When I was in the first grade, my parents made arrangements to pick me up after school so that we could go to visit my grandparents. It was a cold and rainy afternoon, so I waited inside, watching out the glass windows of the big entry-way doors on the south of our elementary school. I waited and waited, but still my parents didn't come.
Suddenly, I saw my mom running across the schoolyard from the other side of the building. They had been waiting for me on the opposite side! I pushed open the heavy door and raced after my mom, fast as my little six-year-old legs would carry me. I ran fast, but she ran faster. "Mama, Mama!" I kept calling. But the wicked Idaho wind caught my words and blew them back behind me. She couldn't hear me and just kept on going. "Mama, Mama!" By now I was in tears as I ran past the buses, trying to catch up to my mom. In my six-year-old mind, it was terrible not to get her attention--would I ever catch up to her? The pouring rain mixed with my tears. At last, she reached my bus, and stopped to ask the driver if I were on. I could catch up to her and we could hurry back to the car and go see my grandparents. I was so relieved.
Ten years ago, we got a call in the middle of the night. It was my dad, telling us my mom had suddenly and unexpectedly passed away. I was stunned and shocked. The next few days I felt like that little girl again, racing after my mom and crying, "Mama, Mama!" Some days, when things are difficult, I still feel like that little girl. "Mama, Mama!" I miss her.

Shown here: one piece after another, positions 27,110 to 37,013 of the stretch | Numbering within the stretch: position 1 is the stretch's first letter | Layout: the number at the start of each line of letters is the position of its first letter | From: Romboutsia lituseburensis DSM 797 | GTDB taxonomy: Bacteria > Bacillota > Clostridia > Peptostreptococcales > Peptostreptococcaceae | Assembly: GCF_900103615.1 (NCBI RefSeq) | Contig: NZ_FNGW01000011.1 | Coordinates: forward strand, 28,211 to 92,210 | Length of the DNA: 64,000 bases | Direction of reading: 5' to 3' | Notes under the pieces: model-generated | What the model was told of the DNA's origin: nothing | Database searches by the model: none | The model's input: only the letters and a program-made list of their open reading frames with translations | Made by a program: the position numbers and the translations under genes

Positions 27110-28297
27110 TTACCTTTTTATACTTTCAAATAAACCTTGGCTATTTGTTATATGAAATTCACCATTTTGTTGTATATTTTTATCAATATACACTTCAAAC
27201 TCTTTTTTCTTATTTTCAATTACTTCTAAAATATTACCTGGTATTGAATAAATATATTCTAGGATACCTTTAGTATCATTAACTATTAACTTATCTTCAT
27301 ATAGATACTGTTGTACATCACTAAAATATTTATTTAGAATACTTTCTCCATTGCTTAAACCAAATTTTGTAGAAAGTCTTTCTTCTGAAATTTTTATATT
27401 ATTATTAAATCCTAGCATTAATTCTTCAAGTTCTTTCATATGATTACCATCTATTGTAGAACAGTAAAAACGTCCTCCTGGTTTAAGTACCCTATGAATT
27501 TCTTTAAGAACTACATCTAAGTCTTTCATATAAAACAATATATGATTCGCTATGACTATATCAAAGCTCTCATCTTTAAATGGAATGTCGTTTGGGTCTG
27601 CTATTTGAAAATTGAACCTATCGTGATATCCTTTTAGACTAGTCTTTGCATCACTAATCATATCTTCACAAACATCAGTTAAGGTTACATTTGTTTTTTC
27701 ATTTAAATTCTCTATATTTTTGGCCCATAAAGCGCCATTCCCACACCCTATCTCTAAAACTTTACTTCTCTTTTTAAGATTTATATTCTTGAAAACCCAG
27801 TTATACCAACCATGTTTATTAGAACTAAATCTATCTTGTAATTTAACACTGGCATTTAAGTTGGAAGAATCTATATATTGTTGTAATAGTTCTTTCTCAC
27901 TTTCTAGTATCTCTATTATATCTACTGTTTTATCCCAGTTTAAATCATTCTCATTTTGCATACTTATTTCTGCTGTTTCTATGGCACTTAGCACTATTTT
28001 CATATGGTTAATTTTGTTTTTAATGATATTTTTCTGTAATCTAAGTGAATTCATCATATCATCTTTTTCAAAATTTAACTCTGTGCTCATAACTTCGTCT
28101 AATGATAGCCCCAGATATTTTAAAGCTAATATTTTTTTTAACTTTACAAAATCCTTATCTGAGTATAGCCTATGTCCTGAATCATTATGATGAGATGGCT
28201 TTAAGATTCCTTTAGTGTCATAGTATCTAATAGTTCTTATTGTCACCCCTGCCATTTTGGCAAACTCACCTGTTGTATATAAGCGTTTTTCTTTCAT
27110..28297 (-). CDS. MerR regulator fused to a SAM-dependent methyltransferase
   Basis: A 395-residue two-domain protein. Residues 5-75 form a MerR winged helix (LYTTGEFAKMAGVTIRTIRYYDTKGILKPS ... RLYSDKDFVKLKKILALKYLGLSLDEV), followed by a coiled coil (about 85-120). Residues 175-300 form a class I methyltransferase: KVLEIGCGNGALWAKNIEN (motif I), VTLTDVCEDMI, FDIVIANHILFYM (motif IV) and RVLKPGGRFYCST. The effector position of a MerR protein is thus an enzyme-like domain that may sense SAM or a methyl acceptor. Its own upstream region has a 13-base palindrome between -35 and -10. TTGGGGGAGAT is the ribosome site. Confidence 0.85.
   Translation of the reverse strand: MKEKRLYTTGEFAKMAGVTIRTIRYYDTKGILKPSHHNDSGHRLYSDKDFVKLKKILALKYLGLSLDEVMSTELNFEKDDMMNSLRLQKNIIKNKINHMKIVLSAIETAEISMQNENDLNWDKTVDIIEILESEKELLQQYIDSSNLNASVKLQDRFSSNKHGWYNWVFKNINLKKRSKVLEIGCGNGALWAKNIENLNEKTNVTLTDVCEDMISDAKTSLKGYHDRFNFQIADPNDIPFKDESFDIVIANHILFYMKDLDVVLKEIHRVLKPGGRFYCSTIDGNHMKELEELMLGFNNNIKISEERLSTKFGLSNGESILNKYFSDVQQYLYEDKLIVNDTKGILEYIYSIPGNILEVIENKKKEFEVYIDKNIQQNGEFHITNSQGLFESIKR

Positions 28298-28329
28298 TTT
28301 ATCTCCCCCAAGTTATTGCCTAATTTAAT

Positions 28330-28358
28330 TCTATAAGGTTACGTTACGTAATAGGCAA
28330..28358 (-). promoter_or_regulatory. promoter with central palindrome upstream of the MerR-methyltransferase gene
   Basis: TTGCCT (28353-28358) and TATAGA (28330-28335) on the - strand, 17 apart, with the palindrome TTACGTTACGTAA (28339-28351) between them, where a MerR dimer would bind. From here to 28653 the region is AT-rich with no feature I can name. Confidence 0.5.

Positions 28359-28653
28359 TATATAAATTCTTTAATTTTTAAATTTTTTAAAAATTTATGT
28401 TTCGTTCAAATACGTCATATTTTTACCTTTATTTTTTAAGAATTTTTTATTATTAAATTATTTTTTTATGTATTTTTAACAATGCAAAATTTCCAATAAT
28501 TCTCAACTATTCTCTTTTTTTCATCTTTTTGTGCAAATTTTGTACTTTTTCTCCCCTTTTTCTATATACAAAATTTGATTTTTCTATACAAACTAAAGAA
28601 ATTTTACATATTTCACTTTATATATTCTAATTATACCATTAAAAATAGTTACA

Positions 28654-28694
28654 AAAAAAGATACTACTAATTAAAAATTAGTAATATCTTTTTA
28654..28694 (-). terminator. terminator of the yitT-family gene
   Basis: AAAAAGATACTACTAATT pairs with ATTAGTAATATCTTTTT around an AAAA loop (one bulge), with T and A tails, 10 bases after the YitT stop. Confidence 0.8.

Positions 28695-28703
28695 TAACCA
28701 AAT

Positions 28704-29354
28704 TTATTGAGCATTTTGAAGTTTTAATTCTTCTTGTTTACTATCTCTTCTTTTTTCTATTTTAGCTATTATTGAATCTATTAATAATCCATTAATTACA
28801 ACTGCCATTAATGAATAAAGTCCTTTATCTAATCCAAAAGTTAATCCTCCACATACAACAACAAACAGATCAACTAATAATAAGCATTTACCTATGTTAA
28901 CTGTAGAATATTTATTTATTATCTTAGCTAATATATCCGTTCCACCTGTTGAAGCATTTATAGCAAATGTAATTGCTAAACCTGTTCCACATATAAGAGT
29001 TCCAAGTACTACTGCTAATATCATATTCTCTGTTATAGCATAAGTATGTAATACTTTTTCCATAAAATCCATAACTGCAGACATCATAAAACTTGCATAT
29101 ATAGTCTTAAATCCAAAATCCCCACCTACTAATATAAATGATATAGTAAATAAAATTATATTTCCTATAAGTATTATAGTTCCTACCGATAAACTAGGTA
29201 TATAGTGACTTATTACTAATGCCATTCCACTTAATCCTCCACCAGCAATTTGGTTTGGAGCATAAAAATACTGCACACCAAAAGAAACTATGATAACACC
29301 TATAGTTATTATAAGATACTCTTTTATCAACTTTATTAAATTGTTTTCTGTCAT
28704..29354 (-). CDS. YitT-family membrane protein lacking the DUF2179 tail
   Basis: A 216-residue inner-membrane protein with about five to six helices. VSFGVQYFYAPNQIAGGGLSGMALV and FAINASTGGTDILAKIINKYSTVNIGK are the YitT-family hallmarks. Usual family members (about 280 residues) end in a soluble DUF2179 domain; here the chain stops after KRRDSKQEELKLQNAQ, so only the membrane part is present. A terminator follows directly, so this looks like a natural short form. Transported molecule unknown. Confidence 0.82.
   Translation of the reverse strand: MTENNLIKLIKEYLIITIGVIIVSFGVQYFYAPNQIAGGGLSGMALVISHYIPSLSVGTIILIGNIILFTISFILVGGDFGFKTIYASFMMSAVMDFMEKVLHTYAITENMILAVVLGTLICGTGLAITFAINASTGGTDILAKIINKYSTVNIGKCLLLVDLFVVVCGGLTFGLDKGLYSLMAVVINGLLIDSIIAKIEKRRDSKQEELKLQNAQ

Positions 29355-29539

All the way home to attend the funeral, I kept noticing the things that we passed on the way, the things that happened. Then I realized I was remembering them because that's what I always did on our way home, so I could share the events with my mom. When we got to the house, she wasn't there, opening the front door screen and welcoming us. She wasn't in the kitchen, stirring up a batch of something for supper. She wasn't anywhere she was supposed to be.
Things I miss about my mom:gossiping in the kitchen
hearing her cheerful telephone-operator "Hello?" on the phone (She really did work for the phone company after graduating from high school)
seeing her in her bathrobe cooking breakfast
"laughture" "delightful!" "Neltson"
watching her wear a padded neck brace while sewing
her quilting and crocheting
phone calls keeping me informed of goings-on in my home-town or in my family
hearing her sing in church
getting to share our successes and trials with her
My sister and I dressed her for burial. It was so obvious that the real "Shirlene" was not there on that bed. I'm thankful to know where she is, and that I'll see her again someday. Some days I wonder how close she is, if she sees the triumphs and sorrows of our daily lives, if she wishes she were still here. I wonder if she's with her mother and dad, what they are doing. I wish I could hug her today and tell her how much I love her. "Mama, Mama!" Someday I'll catch up to you.